Among other things, what this is, is an example of why reading the Bible on a literal, face value level doesn’t get you very far.  On a literal level, a text like this just winds up being an outrageous story that you a) either don’t believe or b) you suspend disbelief in order to believe it.  But you could say the same thing about Easter and the Ascension and Pentecost, those themes and festivals that hover around us today.  On a literal level, none of them seem to have anything to do with any of us either; if you are able to suspend disbelief they’re just miraculous things that happened a long time ago.  They reveal God’s power, but that’s about it.  But if you poke around inside them a little bit, if you poke around inside yourself a little bit, you find that there’s more to all of these stories.

None of this has anything to do with you unless…unless there’s something in your life you need to be freed from like the slave girl; unless sometimes the powers of this world don’t work in your favor but somehow keep you trapped; unless like the jailer you’re sometimes afraid of being judged inadequate or unacceptable, unworthy.  None of this has anything to do with you or me, unless…but I think we’ve all got that unless.

Poking around a little bit, you can see that this is a story of God’s power engaging the “unlesses” of our lives, engaging those places where we’re broken, inadequate and afraid.  On the cross, Jesus entered those “unlesses,” those dark places.  He entered those places for us and transformed them with his presence.  On Easter he showed that those places don’t have the final say but give way to renewed hope and possibilities.  With the Ascension, the crucified and risen Christ returns to the Father, touching the divine with our humanity, including all its unlesses.

Seen that way, this story does have to do with us.  At the end of the story lives are changed and unsuspecting people are given a new beginning by a power that they didn’t understand.  All they knew was that the change came about through contact with people who called on the name and the power of Jesus.  That is the power that lurks beneath the surface level of stories like this that don’t seem to have much to do with us.  Looking a little bit beneath the surface though., we find that our lives are there in this story.  We’re there with the slave girl and the jailer.  That power that worked for them is there for us too.  It’s a power that still changes lives.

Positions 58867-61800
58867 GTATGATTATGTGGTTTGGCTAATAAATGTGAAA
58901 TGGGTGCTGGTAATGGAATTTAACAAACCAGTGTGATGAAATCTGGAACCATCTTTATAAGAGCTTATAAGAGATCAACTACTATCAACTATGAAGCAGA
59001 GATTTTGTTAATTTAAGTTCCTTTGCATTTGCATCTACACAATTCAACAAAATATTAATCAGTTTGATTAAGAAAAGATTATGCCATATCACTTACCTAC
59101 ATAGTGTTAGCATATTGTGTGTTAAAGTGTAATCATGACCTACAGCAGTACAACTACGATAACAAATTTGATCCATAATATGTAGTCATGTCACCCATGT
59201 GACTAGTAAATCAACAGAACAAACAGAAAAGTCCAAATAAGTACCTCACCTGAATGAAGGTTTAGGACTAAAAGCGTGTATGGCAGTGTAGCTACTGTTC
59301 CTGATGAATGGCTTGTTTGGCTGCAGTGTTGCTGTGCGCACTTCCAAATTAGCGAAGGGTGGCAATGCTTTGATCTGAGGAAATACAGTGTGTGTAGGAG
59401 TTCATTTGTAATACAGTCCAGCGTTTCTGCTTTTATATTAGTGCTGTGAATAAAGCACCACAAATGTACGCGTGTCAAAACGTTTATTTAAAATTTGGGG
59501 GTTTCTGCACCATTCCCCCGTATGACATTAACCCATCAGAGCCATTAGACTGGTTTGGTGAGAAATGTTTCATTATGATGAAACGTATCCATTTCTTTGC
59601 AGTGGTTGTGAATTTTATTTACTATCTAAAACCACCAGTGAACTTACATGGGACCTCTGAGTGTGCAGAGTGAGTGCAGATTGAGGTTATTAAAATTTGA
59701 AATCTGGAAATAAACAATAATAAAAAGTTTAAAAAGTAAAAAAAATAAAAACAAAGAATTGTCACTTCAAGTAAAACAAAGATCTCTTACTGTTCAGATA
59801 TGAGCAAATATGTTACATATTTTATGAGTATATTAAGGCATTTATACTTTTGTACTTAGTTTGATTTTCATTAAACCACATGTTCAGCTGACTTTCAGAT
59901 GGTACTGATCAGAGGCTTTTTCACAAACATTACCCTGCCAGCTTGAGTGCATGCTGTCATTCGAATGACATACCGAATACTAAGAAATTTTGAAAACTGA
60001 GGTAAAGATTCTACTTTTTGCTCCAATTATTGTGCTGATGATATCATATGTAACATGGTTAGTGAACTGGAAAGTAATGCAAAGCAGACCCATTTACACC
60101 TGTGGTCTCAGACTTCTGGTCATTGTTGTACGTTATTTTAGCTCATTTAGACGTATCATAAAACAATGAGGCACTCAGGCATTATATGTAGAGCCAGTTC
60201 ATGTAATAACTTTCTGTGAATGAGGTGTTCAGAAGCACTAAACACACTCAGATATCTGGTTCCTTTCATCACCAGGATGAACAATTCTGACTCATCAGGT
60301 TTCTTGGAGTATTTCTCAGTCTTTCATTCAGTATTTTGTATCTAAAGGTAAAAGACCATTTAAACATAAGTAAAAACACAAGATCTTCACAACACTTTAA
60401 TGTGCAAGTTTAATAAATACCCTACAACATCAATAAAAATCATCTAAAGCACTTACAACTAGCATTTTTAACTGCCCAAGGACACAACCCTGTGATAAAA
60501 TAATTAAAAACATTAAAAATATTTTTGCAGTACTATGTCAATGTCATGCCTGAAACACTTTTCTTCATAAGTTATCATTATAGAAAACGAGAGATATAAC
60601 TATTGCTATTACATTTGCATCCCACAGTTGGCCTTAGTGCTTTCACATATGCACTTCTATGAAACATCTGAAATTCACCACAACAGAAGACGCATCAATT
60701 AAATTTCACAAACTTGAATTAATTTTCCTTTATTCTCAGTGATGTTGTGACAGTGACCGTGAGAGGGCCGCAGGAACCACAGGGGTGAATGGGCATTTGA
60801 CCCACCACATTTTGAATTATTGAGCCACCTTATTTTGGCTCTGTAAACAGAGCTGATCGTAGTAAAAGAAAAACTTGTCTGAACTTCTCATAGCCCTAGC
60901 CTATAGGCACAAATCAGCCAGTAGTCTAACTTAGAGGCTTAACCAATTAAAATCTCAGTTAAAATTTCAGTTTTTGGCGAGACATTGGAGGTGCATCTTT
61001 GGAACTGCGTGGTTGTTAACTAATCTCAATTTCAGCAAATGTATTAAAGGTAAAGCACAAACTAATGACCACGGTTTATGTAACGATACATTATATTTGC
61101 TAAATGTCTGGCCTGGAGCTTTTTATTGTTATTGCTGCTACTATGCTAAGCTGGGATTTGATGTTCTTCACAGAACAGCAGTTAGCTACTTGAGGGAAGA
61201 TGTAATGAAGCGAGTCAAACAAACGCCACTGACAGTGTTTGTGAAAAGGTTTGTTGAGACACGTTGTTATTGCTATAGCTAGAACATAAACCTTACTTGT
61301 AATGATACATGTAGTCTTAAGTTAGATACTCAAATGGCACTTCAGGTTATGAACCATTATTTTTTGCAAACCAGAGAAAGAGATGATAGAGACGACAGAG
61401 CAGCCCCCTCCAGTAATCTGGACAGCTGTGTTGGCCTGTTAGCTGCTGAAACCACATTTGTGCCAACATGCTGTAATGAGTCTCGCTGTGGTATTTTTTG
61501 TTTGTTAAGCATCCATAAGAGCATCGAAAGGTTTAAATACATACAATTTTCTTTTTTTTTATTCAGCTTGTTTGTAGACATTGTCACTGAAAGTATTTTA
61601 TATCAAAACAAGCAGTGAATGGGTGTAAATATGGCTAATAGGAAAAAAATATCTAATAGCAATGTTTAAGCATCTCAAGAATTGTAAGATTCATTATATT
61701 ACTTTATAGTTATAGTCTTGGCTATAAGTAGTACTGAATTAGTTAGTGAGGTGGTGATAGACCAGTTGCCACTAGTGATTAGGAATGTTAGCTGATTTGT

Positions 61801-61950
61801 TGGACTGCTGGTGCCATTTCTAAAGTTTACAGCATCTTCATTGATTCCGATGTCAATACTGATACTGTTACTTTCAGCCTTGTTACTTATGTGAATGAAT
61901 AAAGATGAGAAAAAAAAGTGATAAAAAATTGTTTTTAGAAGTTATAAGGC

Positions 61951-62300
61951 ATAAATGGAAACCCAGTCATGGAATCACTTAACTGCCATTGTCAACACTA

Easter, the Ascension and Pentecost; all of them are disclosures of this power, this inexplicable gift of grace from God.  Today’s stories about the slave girl and the jailer at first do seem like an odd choice for this final Sunday of Easter, but upon further review we find that maybe it’s not as odd as we first might think.  The story of the jailer ends with the new beginning of baptism and that provides a huge connection for us.  It’s in our own baptism that we are touched by the same power that created new beginnings for the characters in this story.  In our own baptism we are changed just like the characters in this story, if only we can see ourselves that way.  There is a connection. 

It may be that those who put the lectionary together actually did know what they were doing by making this a reading for the last Sunday of Easter because for the jailer and his family, the story ends with baptism and rejoicing, and that is really the perfect place to end the Easter season.     

Rev. Warren Geier


Bethany Lutheran Church
715 Mather Avenue
Ishpeming, MI 49849

Phone: 906-486-4351
Fax: 906-486-9640

Rev. Warren Geier, Pastor